For sure, one of your business partners will be the Contract and Program Officers that you do business with. You have to stay in “constructive communication” with them as they work off of limited government resources with little or no authority to file PO’s or pay invoices. Your ability to offer information and alternative products, program and services while there is no income for your business is a strategic initiative that must be given careful consideration. You should have similar conversations with your Prime Contractor if you are a Sub-Contractor. Bottom line, remain visible and viable to your government customers and business partners.
Clearly, if you have staff, this is a time to pull everyone together and be frank about the situation and the recovery. Show your faith in the business to overcome the challenge. “Flexibility and adaptability” in all the team members is a must have characteristic that is required to survive tough times like a shutdown. Long hours are to be expected and lay-offs should be planned accordingly. From experience, this is a great time to consider using the untapped talents of your staff and to be creative in finding new solutions for the business going forward. It is also reality to let an employee or staff member find other employment or work part-time with the understanding they still have a job when the business is back to normal.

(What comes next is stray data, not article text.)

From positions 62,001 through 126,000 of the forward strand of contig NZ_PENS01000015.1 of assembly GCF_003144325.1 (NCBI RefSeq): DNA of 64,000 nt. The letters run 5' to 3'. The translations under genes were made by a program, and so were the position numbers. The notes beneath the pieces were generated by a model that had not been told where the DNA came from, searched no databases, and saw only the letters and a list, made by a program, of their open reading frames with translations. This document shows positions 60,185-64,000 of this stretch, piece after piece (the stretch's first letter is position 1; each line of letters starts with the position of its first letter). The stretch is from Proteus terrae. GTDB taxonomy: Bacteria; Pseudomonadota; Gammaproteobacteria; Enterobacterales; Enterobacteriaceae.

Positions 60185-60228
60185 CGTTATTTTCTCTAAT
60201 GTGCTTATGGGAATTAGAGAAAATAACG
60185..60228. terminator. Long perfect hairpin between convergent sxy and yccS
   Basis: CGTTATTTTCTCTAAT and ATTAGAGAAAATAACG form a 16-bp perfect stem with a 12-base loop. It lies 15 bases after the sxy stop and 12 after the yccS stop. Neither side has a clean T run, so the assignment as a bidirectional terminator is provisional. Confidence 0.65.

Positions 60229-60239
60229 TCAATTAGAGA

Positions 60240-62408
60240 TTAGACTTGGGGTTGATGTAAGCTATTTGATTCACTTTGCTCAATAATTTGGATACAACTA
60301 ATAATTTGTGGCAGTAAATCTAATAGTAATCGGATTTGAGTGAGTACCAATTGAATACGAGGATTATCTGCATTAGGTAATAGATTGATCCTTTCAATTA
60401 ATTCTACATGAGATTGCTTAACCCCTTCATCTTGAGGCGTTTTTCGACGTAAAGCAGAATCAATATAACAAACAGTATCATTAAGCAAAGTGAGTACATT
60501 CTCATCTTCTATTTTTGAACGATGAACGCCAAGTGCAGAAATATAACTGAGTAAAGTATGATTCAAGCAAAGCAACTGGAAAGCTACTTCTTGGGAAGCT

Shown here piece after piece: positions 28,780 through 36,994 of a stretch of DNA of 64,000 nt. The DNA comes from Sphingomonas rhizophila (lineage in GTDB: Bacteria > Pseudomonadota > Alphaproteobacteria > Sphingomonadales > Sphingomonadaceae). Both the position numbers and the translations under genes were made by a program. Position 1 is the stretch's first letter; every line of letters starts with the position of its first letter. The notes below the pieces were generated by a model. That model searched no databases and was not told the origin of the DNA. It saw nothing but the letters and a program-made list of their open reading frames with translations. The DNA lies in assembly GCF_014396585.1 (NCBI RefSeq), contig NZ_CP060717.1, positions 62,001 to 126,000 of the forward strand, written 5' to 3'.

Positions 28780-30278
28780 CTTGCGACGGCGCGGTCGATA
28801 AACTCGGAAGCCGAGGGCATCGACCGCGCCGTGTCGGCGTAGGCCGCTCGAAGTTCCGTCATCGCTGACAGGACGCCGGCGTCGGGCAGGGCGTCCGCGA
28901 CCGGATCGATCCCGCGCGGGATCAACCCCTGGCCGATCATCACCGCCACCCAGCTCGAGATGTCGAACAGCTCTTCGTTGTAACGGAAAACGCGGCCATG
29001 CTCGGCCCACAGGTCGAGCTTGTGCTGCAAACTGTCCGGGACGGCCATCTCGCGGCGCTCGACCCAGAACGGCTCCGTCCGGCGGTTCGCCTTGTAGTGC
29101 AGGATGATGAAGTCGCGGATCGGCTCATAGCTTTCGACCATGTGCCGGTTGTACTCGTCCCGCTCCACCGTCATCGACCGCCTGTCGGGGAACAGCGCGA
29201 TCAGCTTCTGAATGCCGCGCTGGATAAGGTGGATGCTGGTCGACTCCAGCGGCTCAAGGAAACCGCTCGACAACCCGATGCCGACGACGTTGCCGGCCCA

And it should be noted, there is a time to drop out of the business if the risks are too high to recover from. Taking a close look at your contracts/agreements and your financials is important considering shutting your business down. Consult your legal and accounting team for prudent advice. No doubt, this is a business calculation worth considering to cut your business and personal losses. As they say, when one door shuts, another door opens… you just need to know which one will is best for you. Having no do door to go through is not a solution. Be vigilant in this regard.